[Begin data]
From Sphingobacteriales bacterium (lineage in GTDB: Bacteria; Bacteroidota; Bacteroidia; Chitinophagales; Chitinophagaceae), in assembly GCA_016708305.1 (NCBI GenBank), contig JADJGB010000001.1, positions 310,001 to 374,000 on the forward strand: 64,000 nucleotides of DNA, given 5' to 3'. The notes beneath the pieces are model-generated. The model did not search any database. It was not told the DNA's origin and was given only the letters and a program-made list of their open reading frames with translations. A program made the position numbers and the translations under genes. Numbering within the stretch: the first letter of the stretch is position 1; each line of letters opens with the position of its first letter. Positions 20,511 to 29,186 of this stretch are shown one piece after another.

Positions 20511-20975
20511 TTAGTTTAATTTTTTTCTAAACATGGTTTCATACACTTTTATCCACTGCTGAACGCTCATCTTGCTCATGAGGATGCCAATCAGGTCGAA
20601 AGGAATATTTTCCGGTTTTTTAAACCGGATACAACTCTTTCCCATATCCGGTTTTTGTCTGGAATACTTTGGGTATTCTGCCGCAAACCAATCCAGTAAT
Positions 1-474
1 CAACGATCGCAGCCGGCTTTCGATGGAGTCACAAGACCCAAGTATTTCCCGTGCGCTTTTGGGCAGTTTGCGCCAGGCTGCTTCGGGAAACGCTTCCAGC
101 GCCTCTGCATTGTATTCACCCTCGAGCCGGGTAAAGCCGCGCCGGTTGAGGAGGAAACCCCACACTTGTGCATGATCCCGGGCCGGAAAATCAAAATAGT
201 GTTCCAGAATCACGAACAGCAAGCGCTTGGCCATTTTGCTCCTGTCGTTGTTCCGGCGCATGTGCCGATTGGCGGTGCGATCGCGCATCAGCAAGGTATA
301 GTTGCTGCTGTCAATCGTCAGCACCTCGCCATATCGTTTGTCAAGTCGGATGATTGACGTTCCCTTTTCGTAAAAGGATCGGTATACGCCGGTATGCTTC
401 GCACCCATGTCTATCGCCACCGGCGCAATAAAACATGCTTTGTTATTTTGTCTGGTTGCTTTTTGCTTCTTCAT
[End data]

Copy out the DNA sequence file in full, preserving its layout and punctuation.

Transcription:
From Sphingobacteriales bacterium (lineage in GTDB: Bacteria; Bacteroidota; Bacteroidia; Chitinophagales; Chitinophagaceae), in assembly GCA_016708305.1 (NCBI GenBank), contig JADJGB010000001.1, positions 310,001 to 374,000 on the forward strand: 64,000 nucleotides of DNA, given 5' to 3'. The notes beneath the pieces are model-generated. The model did not search any database. It was not told the DNA's origin and was given only the letters and a program-made list of their open reading frames with translations. A program made the position numbers and the translations under genes. Numbering within the stretch: the first letter of the stretch is position 1; each line of letters opens with the position of its first letter. Positions 20,511 to 29,186 of this stretch are shown one piece after another.

Positions 20511-20975
20511 TTAGTTTAATTTTTTTCTAAACATGGTTTCATACACTTTTATCCACTGCTGAACGCTCATCTTGCTCATGAGGATGCCAATCAGGTCGAA
20601 AGGAATATTTTCCGGTTTTTTAAACCGGATACAACTCTTTCCCATATCCGGTTTTTGTCTGGAATACTTTGGGTATTCTGCCGCAAACCAATCCAGTAAT
Positions 1-474
1 CAACGATCGCAGCCGGCTTTCGATGGAGTCACAAGACCCAAGTATTTCCCGTGCGCTTTTGGGCAGTTTGCGCCAGGCTGCTTCGGGAAACGCTTCCAGC
101 GCCTCTGCATTGTATTCACCCTCGAGCCGGGTAAAGCCGCGCCGGTTGAGGAGGAAACCCCACACTTGTGCATGATCCCGGGCCGGAAAATCAAAATAGT
201 GTTCCAGAATCACGAACAGCAAGCGCTTGGCCATTTTGCTCCTGTCGTTGTTCCGGCGCATGTGCCGATTGGCGGTGCGATCGCGCATCAGCAAGGTATA
301 GTTGCTGCTGTCAATCGTCAGCACCTCGCCATATCGTTTGTCAAGTCGGATGATTGACGTTCCCTTTTCGTAAAAGGATCGGTATACGCCGGTATGCTTC
401 GCACCCATGTCTATCGCCACCGGCGCAATAAAACATGCTTTGTTATTTTGTCTGGTTGCTTTTTGCTTCTTCAT